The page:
Cake Decorating as an Art Form

Screen Shot 2015-03-15 at 7.26.45 PMBy Terry Rogers

Although it began as far back as the 17th century, cake decorating did not become as elaborate as it is now until the mid-1800s. Today, Food Network shows like “Cake Boss” and “Ace of Cakes’ have demonstrated cake decoration as a true art form.

“The whole food network craze has made elaborate cakes fashionable,” said Tricia Vicks, owner of Patty’s Cakes in Milford. “Shows like Cake Boss make it look so easy and fun. It is fun, but it is not at all easy. The entire process combines structural science, physics and imagination to make it all come together.” Ms. Vicks said that she always smiles when someone comes in and says that they just want something simple, but when they begin describing it she knows it will be far from simple.

Ms. Vicks said that most of the cakes seen on television take weeks, sometimes months, to prepare which is not clearly shown on a half hour or hour-long television show. She said the cakes on the shows are often reworked and redone hundreds of times. Many times they are transported across country, adding to the difficulty in creating a cake that will be able to travel, yet still be edible when it arrives. Ms. Vicks said the hardest thing to get people to understand is that carving fresh cake is an extremely difficult and time consuming prospect.

“If I could just take a stale cake and carve it, that would be really simple,” she said. “Fresh baked cake is soft and crumbly, so it is difficult to shave into shapes, like balls and triangles. Once it is cut off, you can’t put it back on. There is no such thing as cake glue. That means if I shave off more than I should, I am starting completely over.”

According to Ms. Vicks, people who watch her create a cake are surprised at some of the tools she uses. She says she uses a level for each layer of cake as if a layer is off by as much as a fraction of an inch, as the cake is stacked, the discrepancy will be more pronounced. In addition, an un-level cake is much less stable. She compared her 3-D cakes to sculpture as she often must mold and cut the cake to make the shape that she needs.

“I am making a Mickey Mouse House for a customer who is a building contractor,” Ms. Vicks explained. “We actually discussed how creating a cake like this is very similar to what he does when he builds houses. Although a half-inch error in a house may not seem like much, it can become much more pronounced as the construction continues.”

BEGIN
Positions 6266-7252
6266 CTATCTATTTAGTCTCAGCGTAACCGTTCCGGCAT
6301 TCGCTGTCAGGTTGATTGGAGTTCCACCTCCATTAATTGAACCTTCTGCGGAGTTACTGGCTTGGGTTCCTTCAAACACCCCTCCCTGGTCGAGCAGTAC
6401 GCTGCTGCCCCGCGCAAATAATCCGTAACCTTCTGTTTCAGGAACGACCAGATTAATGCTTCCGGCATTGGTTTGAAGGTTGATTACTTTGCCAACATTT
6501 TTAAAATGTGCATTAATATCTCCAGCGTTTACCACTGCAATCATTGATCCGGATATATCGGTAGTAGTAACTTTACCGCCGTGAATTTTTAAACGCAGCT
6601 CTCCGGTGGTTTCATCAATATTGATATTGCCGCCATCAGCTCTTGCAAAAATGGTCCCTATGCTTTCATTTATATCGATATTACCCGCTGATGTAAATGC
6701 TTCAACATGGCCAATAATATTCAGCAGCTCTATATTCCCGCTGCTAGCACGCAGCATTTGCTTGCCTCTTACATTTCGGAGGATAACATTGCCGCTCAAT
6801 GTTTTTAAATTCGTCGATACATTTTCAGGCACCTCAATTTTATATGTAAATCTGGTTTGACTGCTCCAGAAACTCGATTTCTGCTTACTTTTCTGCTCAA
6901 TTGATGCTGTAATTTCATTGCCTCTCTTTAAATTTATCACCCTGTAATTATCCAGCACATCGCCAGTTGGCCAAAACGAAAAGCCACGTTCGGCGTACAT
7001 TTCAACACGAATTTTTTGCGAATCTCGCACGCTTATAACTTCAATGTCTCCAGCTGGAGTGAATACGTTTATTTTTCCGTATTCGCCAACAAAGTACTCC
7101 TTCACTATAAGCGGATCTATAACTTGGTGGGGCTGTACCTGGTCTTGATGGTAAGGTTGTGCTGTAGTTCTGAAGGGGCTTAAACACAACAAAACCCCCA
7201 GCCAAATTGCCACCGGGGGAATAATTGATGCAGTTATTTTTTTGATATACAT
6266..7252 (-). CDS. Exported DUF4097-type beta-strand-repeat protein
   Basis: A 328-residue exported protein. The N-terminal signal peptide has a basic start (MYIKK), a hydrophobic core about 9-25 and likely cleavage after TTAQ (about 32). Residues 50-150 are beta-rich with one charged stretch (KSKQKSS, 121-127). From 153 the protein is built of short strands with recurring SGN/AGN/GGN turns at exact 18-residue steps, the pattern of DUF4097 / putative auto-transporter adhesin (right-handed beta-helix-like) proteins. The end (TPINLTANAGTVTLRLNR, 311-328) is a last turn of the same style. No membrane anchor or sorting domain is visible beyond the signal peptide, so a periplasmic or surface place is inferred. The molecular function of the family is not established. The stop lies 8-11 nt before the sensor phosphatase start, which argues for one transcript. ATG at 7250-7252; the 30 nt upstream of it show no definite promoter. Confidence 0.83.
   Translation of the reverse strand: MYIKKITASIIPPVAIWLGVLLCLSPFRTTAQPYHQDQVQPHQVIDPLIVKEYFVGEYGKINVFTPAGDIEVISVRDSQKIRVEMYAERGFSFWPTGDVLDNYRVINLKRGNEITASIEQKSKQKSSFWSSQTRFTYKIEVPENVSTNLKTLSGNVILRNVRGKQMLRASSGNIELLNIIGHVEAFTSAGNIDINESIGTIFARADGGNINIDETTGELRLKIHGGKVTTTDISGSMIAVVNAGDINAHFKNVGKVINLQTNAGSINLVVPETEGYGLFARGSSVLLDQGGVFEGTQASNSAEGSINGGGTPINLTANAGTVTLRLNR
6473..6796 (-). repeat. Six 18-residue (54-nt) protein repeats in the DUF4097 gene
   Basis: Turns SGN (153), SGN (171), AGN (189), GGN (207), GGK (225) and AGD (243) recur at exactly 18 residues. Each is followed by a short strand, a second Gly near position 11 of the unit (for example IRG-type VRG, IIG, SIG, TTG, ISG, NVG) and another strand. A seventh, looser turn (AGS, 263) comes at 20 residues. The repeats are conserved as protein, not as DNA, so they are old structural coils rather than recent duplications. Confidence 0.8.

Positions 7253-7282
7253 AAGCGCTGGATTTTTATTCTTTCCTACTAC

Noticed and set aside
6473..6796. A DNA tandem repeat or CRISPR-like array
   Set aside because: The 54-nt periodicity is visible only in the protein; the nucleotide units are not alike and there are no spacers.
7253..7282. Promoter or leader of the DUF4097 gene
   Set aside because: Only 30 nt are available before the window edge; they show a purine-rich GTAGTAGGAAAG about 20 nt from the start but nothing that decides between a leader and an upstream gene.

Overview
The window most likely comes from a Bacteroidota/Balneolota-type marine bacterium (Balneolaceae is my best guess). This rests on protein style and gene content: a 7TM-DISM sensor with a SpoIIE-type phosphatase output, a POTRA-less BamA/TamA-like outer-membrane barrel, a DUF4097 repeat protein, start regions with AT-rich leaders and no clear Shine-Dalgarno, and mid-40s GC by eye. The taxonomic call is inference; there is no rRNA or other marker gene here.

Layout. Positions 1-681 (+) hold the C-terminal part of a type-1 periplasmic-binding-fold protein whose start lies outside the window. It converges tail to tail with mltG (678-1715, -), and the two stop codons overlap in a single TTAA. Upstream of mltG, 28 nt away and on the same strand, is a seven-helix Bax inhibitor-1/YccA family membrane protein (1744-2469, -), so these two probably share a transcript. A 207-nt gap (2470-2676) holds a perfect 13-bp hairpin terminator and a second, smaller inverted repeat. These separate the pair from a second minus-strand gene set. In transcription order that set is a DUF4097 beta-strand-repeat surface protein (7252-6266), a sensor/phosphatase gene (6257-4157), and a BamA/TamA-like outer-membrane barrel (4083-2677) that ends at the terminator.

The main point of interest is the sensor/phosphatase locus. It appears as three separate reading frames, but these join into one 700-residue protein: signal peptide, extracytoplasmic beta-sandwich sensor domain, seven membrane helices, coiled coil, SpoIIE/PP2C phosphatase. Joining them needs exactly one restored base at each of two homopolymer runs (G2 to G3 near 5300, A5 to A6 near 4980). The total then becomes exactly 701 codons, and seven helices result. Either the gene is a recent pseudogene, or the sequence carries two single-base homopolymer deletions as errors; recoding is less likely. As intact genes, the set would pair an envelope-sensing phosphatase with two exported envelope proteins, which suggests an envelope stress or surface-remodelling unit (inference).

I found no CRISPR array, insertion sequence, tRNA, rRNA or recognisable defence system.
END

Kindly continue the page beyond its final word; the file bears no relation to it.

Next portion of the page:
Wedding cakes can be particularly difficult as brides sometimes come in with specific requests and are not willing to allow for artistic license. Ms. Vicks says that when choosing cakes for a wedding or other event, it is important to allow for creative license as that will provide a more unique, interesting cake and not one that is exactly like one made for someone else.

“Creating an artistic cake takes time,” Ms. Vicks said. “If you want to have a unique, 3-D cake, just like any other type of art, you can’t order it the day before you need it. I try to accommodate people the best I can, but art takes time.”

Like all artists. Ms. Vicks says that it is a challenge for her when the design requested is not something she particularly cares for, but when that happens, she tries to incorporate some of her own personality into the design. A cake on display in her shop was created from a plate she found while shopping in a department store.

Ms. Vicks had just given birth to the sixth of her ten children when she learned cake decorating through several different courses. As her love of the art grew, she added a commercial kitchen to her garage, eventually developing a clientele that included individuals for special events as well as commercial businesses who either sold her cakes to their clients or displayed them at their own events. She opened her storefront in downtown Milford in December 2014.

“I get inspiration from everything,” she explained. “I am a lover of art in all forms, including music and painting. I absolutely love going to museums and looking at the creativity of other people. I have created cakes from napkins, plates, sketches brought to me by customers and almost anything you can think of. The best thing about my artistic outlet is that it can be eaten.”

Patty’s Cakes is open Monday through Friday from 11 AM until 4:30 PM. Friday’s are Cupcake Happy Hour with all cupcakes sold at half price. The store is located at 22 South Walnut Street in downtown Milford.

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